Ken Burns

Ken Burns on Bonds, Clemens, Piazza: “Those motherf***ers should suffer for a while”

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I had a good conversation with my friend Norm Wamer of 106.5 The Ticket in Toledo yesterday. We talked about how, as a fan, it’s OK to feel anger and resentment any any other number of complicated emotions about baseball players who cheat. Because as a fan you’re allowed to feel emotions. Indeed, as a fan you should feel emotions. There’s nothing wrong with sports moving you on all levels as long as you don’t go crazy with it.

But I told Norm that baseball historians — like historians in every field — have to have a bit of an emotional separation in order to do their job properly. You can’t tell an objective historical story if you’re so emotionally invested that you’re creating good guys and bad guys and punishing them in your historical assessment based on your anger or sadness.

I don’t know if I’m totally right about that, but if I am, I think it means that Ken Burns, for all of the history he’s done, is no historian. Because check out this interview he gave to The Hollywood Reporter:

The Hollywood Reporter: Roger Clemens, Barry Bonds and Mike Piazza are all on the Baseball Hall of Fame ballot. Would you vote for them?

Ken Burns: No.

THR: Ever?

Ken Burns: I want them to suffer for a while … We know some pitchers extended their playing careers, we know some people hit the ball farther, but nobody hit .406, nobody had a 56-game hitting streak, no pitcher won 30 games, no pitcher won 35 games, no pitcher won 25 games. Maybe that helps you make it less onerous, but at the same time, those motherf—ers should suffer for a while.

Sorry, I can’t get on board with anyone who thinks that a legitimate use of their Hall of Fame vote, real or hypothetical, is to make “motherf—ers suffer.” And I don’t care how cute or boyish they are.

Video: Jarrod Dyson becomes the first in Marlins Park history to rob a home run

SURPRISE, AZ - FEBRUARY 25:  Jarrod Dyson #1 of the Kansas City Royals poses for a portrait during spring training photo day at Surprise Stadium on February 25, 2016 in Surprise, Arizona.  (Photo by Christian Petersen/Getty Images)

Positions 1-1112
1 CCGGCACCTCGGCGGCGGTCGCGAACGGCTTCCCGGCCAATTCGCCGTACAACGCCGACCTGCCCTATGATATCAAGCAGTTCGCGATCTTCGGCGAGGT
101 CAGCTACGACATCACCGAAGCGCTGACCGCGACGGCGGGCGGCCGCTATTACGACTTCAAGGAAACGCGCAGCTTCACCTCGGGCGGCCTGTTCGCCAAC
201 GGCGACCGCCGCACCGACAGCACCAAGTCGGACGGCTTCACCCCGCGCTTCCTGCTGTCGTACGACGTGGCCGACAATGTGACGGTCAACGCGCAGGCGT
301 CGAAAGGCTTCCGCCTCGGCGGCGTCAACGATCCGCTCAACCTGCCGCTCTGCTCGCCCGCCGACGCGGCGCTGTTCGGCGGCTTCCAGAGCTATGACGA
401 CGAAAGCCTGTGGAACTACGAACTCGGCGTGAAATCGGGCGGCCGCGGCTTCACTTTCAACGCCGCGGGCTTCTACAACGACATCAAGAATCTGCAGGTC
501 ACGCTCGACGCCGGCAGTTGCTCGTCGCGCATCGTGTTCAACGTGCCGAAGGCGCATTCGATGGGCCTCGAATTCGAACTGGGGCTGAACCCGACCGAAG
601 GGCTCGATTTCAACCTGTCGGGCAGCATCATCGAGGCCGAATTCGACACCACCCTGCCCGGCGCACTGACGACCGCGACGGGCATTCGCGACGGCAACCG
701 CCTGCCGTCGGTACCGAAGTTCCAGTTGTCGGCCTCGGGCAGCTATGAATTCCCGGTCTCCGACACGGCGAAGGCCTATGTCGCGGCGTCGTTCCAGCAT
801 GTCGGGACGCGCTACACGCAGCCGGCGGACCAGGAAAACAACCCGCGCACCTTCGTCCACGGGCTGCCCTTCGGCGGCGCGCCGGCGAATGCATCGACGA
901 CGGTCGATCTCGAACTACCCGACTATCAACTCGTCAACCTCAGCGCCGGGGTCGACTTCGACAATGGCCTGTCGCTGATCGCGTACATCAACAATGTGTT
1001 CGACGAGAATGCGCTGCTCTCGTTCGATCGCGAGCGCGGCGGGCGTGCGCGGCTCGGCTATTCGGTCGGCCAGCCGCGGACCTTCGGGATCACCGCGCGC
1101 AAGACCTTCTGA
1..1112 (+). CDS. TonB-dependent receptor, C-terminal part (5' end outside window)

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Marlins Park has been around since 2012, but coming into Thursday’s action, the ballpark hadn’t seen any player rob a home run. Royals outfielder Jarrod Dyson changed that in Thursday night’s series finale in Miami.

Christian Yelich smoked a 1-2 slider that Edinson Volquez left up in the zone, hitting what looked like a solo home run to straightaway center field. Dyson gave chase, timed his leap, and snagged the ball in spectacular fashion to save a run on Volquez’s behalf.

The Statcast numbers are pretty impressive:

Indeed, Dyson’s snag is the first home run robbery at Marlins Park, according to ESPN Stats & Info.

Mets are considering pushing back Jacob deGrom’s next start

SAN FRANCISCO, CA - AUGUST 18: Jacob deGrom #48 of the New York Mets pitches against the San Francisco Giants during the first inning at AT&T Park on August 18, 2016 in San Francisco, California.  (Photo by Jason O. Watson/Getty Images)
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The Mets are concerned with starter Jacob deGrom and are considering pushing back his next start, MLB.com’s Anthony DiComo reports. The club thinks the right-hander is fatigued.

deGrom, 28, has had another strong season, currently standing with a 2.96 ERA and a 137/32 K/BB ratio in 143 innings. However, he’s battled command issues in his last two starts. Against the Giants and Cardinals, he gave up a combined 13 earned runs on 25 hits and three walks with eight strikeouts in nine and two-thirds innings.

The Mets are already without Steven Matz, Zach Wheeler, Matt Harvey, and Jon Niese. deGrom’s recent bout is just the latest in what has been a season-long starting pitching struggle for the club. Nevertheless, only the Cubs (2.85) and Nationals (3.57) have posted a better aggregate starting pitching ERA than the Mets’ 3.66.